Macnab La Rocca Fellowship at Rush Presbyterian St.Lukes Medical Center, Chicago Illinois under the guidance of Prof. Raghu Natrajan and Prof. Gunnar Anderson was an excellent experience working with the world leaders in spine surgery. Along with the huge clinical exposure, this fellowship also gave an excellent opportunity to do basic science research with finite element models. This fellowship was funded by the International Society for Study on Lumbar Spine, Canada and Ganga Hospital Coimbatore.
National Board of Examinations accredited Fellowship in Spine Surgery for a period of 2 years at Ganga Hospital, Coimbatore; This prestigious Fellowship is the only one that has been accredited by the National Board of Examinations, New Delhi. Working under Dr. S. Rajasekaran, a world-renowned spine surgeon and a member of the prestigious International Society for the Study of Lumbar Spine, was a very beneficial experience in terms of sheer quality and quantity. Through this Fellowship, he was exposed to the management of entire range of spinal disorders ranging from disc prolapse to cervical myelopathy, spinal tumours, spinal tuberculosis, spinal deformities and craniovertebral junction anomalies as well as the recent advances like computer aided spinal navigation surgery. By successfully completing this fellowship in 2005, he became the first National Board accredited Spine Fellow of Andhra Pradesh. The research work done by me during this period was internationally appreciated and won many International prestigious awards like ISSLS Prize, BritSpine award, ISSLS Sofamor Danek Award and Eurospine open paper Award.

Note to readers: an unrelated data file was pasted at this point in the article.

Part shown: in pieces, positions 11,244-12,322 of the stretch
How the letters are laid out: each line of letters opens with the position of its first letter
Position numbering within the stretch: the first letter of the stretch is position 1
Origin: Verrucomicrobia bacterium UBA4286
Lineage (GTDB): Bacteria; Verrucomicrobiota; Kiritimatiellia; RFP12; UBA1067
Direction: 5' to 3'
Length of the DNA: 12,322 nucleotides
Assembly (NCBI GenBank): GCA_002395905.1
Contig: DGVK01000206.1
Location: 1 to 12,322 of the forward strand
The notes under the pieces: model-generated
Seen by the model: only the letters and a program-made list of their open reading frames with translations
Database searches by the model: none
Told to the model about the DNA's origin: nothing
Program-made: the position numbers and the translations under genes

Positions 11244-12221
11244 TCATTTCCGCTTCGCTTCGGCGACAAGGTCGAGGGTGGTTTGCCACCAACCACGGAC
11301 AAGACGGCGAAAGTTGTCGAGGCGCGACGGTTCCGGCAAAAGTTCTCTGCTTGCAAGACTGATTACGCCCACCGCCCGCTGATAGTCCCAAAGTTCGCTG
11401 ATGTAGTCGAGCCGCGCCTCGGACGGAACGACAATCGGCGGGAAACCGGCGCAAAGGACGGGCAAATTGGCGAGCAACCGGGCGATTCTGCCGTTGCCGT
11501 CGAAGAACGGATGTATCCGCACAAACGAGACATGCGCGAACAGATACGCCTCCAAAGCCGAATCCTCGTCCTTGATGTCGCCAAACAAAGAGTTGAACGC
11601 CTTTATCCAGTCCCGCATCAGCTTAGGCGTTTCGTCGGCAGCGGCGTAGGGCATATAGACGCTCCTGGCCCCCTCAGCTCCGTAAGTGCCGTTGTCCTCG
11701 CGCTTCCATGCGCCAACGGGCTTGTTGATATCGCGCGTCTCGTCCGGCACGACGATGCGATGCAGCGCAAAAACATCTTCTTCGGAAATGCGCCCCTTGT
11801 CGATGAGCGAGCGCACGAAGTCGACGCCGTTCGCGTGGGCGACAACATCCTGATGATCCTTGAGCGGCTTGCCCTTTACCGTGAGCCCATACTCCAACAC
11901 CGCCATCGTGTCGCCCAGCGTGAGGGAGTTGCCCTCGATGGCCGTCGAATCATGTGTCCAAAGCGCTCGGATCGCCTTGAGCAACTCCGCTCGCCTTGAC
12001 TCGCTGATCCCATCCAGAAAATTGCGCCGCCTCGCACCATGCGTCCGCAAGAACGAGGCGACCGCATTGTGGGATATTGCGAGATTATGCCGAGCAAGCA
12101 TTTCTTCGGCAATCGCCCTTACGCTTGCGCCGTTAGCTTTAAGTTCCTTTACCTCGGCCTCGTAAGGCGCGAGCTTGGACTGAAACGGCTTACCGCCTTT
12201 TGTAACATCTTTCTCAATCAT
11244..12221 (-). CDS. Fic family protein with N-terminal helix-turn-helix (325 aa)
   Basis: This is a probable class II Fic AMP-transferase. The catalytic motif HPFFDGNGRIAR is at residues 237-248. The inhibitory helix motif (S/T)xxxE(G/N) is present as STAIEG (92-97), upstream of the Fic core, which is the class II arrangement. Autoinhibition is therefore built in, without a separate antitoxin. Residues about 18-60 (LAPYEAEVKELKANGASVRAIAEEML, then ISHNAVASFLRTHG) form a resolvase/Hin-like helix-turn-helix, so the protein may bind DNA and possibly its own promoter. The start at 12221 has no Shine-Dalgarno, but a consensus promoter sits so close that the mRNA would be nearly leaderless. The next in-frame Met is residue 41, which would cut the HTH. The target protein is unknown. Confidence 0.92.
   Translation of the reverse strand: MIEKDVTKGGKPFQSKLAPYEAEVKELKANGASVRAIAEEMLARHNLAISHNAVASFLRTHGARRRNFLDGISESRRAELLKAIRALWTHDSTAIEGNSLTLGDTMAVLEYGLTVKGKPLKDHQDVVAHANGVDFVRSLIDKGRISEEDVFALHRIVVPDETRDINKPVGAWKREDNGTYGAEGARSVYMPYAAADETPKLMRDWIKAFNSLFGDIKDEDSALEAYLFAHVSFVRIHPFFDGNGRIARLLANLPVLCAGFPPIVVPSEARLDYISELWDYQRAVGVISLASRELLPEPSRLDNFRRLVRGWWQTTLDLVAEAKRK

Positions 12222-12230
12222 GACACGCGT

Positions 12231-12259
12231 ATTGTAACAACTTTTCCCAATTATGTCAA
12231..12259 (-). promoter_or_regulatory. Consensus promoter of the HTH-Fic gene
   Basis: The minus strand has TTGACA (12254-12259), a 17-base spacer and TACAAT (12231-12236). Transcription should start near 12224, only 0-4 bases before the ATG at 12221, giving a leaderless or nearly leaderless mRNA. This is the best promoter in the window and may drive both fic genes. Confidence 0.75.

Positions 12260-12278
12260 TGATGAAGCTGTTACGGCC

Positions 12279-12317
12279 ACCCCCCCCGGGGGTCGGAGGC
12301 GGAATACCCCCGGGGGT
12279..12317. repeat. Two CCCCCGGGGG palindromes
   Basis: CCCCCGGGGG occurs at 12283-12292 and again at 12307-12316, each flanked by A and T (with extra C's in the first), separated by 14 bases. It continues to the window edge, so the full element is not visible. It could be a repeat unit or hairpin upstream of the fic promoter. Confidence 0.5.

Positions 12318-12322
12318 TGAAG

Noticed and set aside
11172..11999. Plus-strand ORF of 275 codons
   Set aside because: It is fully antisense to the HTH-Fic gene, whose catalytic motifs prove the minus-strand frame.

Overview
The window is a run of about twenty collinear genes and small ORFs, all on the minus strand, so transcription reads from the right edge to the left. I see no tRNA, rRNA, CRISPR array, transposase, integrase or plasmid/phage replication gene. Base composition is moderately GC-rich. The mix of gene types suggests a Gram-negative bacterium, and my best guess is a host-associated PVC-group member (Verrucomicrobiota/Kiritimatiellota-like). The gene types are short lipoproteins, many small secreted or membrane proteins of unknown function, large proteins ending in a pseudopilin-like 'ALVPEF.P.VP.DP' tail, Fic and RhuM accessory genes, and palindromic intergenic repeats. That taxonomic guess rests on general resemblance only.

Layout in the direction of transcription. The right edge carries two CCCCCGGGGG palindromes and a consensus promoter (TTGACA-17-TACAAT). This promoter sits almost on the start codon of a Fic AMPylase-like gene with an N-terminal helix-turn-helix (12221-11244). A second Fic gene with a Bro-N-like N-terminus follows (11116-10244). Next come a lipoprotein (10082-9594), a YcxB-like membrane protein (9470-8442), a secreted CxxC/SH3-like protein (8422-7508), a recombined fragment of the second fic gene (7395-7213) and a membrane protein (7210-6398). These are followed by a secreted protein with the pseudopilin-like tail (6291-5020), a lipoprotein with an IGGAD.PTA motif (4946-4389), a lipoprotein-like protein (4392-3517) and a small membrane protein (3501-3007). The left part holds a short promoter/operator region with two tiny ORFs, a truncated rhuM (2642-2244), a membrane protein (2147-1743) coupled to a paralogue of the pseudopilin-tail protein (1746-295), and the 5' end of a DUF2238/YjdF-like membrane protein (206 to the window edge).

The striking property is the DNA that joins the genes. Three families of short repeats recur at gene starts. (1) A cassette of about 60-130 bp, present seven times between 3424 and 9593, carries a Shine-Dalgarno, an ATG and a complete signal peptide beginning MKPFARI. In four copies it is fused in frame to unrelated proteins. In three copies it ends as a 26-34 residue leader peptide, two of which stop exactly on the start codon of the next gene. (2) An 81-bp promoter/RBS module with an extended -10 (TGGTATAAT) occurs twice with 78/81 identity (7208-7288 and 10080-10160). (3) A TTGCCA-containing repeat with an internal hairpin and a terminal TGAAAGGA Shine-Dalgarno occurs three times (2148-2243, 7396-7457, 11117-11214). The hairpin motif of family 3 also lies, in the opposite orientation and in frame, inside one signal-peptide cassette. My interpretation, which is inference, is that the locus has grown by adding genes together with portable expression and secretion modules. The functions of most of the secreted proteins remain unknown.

During this one-year fellowship he worked with Dr. S. Rajasekaran at Ganga Hospital Coimbatore, which gave ample chance to get exposed to all types of complex trauma and advanced trauma care. This fellowship provided him an excellent opportunity for research in the field of open injuries. This work was presented in many national and international conferences and published as a key article in Journal of Bone and Joint surgery..
Interested candidates can apply and send their CV along with two letters of reference (as a single PDF document) to email@example.com.
1. Organizing secretary Decision making and techniques in Spine Surgery-Lumbar Spine I, Organized by Guntur Bone Club, IMA Hall, Guntur, March 15th 2008.
2. Organizing secretary Decision making and techniques in Spine Surgery-Lumbar Spine II, Organized by Mediciti Hospital, Hyderabad.
3. Organizing secretary “Spine Clinix-I” Understanding Spondylolisthesis.
4. Organizing secretary “Spine Clinix-II” Injection techniques in spine surgery..